Next, economies of scale are usually a red herring. Big solutions are often worse than smaller, locally-informed ones. We need flexible approaches to problem-solving that where possible, leverage the best of all sectors, including local social enterprise, the voluntary sector and user voices. Addressing complex challenges is a context-specific, systemic endeavour.
Finally, problems aren’t markets. We can’t simply buy a solution to a complex social challenge. Preparing a specification assumes you can identify and define all your needs, in other words, you already have a clear idea what the solution is, which is impossible.
In short, traditional linear procurement processes will not effectively address issues that are the product of complex, dynamic systems. We need ways of buying things that we don’t know exist.
In our work we looked for emerging practice and our research led us to particular individuals that we called public entrepreneurs, those operating in, and around, public services – whether in a LA or government department, or perhaps having ‘spun out’ to start up a social enterprise. They have developed their own response to the fact that we can’t neatly package up problems and simply run a procurement process to fix them:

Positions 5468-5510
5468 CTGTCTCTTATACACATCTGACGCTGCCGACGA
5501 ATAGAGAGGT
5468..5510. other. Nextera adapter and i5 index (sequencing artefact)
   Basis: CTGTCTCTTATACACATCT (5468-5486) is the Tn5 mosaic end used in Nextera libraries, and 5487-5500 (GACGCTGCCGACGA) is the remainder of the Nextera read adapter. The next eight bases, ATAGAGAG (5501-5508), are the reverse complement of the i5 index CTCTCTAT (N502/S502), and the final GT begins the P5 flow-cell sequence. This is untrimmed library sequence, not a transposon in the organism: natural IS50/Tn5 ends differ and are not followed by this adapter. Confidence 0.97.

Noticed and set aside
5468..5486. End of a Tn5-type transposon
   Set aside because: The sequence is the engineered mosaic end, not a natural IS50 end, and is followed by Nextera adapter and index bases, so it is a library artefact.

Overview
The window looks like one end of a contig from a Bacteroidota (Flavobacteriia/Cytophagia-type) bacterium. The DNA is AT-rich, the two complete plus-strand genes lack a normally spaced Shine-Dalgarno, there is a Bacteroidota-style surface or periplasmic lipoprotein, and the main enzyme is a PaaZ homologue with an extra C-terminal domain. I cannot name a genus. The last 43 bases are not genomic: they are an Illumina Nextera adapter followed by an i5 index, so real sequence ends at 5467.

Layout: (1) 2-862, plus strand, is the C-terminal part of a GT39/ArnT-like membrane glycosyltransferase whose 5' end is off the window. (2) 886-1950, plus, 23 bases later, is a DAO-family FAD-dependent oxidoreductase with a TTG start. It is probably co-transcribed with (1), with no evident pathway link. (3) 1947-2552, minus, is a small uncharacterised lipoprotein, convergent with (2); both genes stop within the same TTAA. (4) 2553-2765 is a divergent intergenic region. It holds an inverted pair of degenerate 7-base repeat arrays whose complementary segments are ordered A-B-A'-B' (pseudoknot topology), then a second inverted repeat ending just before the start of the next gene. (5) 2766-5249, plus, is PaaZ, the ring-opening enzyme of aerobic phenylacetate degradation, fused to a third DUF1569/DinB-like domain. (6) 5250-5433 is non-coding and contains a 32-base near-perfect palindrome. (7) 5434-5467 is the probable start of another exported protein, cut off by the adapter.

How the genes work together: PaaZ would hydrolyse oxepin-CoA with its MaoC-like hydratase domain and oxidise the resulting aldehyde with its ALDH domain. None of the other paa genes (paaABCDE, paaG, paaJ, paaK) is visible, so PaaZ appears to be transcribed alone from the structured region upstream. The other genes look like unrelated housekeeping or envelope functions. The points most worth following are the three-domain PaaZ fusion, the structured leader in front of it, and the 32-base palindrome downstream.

- Public entrepreneurs recognise the complex challenges they face and find ways through barriers to change
- They seek to tilt the field in the direction of change, challenging the status quo and serving as a force multiplier
- They are usually vested in their community and making local quality of life as good as it can be.
- They harness a variety of procurement methods to help figure out the most effective approaches to the challenge they face – within current constraints.
At the RSA we call this the ability to ‘think like a system and act like an entrepreneur’.
So what could we change?
I think we actually have significant opportunity for change in light of Covid and post-Brexit to help build the enabling conditions that support our ‘public entrepreneurs’ to be more effective and to have a wider range of acceptable procurement tools available at their disposal – tools to actively address complex challenges, rather than assuming that market mechanisms alone are enough. This enabling environment could include, for example,
- figuring out how to effectively invest in systems, not services
- identifying, challenging and where appropriate removing the barriers to innovative procurement that currently exist
- creating new or enhanced procurement mechanisms to enable investment in collaborative, cross-sector, citizen-informed, problem-solving
- testing mechanisms for clear citizen involvement – putting the public into public value
- offering wide-ranging support for public entrepreneurs to learn from, and facilitate, their work
This is, I think, one of the fundamental challenges of our time: how might we actively create the enabling conditions to support public entrepreneurs to “go about finding that thing the nature of which is totally unknown?” and thereby deliver enhanced public value for every £ spent? For if recent government procurement practice during Covid-19 is any guide, this is needed now more than ever.